Kentucky Enacts New Arbitration Law for Employers
On March 25, 2019, Kentucky Governor Matt Bevin signed into law a bill that allows Kentucky employers to require arbitration as a condition of employment and continued employment. The law substantively amends the language of two state statutes: KRS § 336.700 and KRS § 417.050.
Senate Bill 7 will become effective June 27, 2019 and will apply prospectively and retroactively.
Senate Bill 7, allows Kentucky employers to require employees to arbitrate claims as a condition of employment. The new law also allows employers and employees to contractually limit the time period in which employees must file employment-related claims. The new law also allows an employer to require, as a condition of employment, a background check. This is all good news for Kentucky employers.
New Law Reverses Recent Supreme Court Decision While Protecting Employee Rights.
Senate Bill 7 nullifies the Kentucky Supreme Court’s 2018 decision in Northern Kentucky Area Dev. Dist. v. Snyder, No. 2017-SC-000277-DG, which only allowed for voluntary arbitration agreements. Since the Kentucky Supreme Court’s decision in 2018, Kentucky has been the only state that prohibits the use of mandatory arbitration agreements as a condition of employment or continued employment.
Specifically, Senate Bill 7 amends the Kentucky Revised Statute 336.700 which states that no employer shall require as a condition or precondition of employment that any person or person seeking employment waive, arbitrate, or diminish any existing future claim, right, or benefit. However, Senate Bill 7 amends the Kentucky Arbitration Law statute to allow employers to require arbitration agreements to be a condition of employment.
The Key Points of the New Kentucky Arbitration Law are outlined below:
Employers may now require:
- An employee or person seeking employment to execute an agreement for arbitration, mediation, or other form of alternative dispute resolution as a condition or precondition of employment;
- A former employee to waive an existing claim as a condition or precondition of rehire as part of a settlement of pending litigation or other legal or administrative proceeding;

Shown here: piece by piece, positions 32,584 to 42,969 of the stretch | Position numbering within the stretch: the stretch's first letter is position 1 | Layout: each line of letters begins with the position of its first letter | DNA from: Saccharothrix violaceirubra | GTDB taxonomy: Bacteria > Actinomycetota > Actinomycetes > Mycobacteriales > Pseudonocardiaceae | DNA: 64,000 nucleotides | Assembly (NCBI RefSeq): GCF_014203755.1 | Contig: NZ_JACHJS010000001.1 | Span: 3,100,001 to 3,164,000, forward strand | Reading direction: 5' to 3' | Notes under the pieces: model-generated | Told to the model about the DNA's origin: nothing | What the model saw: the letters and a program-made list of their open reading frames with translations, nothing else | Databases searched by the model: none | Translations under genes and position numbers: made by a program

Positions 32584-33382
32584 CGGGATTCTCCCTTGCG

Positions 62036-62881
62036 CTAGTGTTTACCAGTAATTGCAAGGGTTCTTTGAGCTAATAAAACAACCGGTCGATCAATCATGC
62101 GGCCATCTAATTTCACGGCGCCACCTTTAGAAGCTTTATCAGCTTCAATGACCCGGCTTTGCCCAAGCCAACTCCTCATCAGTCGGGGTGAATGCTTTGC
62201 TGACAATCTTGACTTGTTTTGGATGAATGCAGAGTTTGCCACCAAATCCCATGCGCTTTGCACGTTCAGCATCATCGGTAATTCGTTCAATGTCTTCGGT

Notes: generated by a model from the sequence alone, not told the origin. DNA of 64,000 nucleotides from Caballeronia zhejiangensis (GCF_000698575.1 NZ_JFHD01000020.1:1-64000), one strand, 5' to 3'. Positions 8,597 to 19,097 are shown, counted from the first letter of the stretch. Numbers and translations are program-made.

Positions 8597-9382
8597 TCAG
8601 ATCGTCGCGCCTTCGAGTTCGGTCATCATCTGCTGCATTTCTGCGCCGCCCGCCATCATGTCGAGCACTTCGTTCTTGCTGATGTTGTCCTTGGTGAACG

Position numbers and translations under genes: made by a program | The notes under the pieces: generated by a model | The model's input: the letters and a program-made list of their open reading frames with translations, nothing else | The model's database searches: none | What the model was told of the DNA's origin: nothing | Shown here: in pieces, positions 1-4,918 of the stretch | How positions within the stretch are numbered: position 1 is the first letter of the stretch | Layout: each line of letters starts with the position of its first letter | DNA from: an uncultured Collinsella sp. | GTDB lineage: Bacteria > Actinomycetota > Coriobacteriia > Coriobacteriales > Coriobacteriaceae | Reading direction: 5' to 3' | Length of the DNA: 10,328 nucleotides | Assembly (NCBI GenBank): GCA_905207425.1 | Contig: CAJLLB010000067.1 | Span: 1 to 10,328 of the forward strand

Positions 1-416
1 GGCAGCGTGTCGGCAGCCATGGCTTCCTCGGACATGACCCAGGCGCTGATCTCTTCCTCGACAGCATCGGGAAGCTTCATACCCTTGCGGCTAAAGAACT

- An employee or person seeking employment to execute an agreement to “reasonably reduce” the statute of limitations for filing a claim against the employer, provided that the applicable federal or state law does not preempt and prohibit such a shortening of the statute of limitations, and provided that the agreement does not reduce the statute of limitations by more than 50 percent;
- An employee or person seeking employment to consent to a background check or similar type of personal report in conformance with state and/or federal law that requires consent of the individual prior to an employer’s receipt or use of the report.
Agreements must account for:
- A reasonable location for the arbitration;
- Mutuality of obligation sufficient to support the agreement;
- Fairness to the parties to the agreement, which includes providing a fair process to select an impartial arbitrator, and equitably and lawfully allocate arbitration costs between the parties;
- That the parties have at least one channel for pursuit of a legal claim, either by requiring the claim be arbitrated individually or otherwise; and
- Empowering the arbitrator to award all types of relief for the particular type of claim that would be available in a court, including punitive damages as provided by law.
- Arbitrators must disqualify themselves if they have a conflict of interest (as defined by the statute on judicial disqualification, KRS 26A.015).
- If the mandatory arbitration agreement fails to specify the rules and protocols that will govern the arbitration process, then the arbitrator will use Kentucky Rules of Civil Procedure.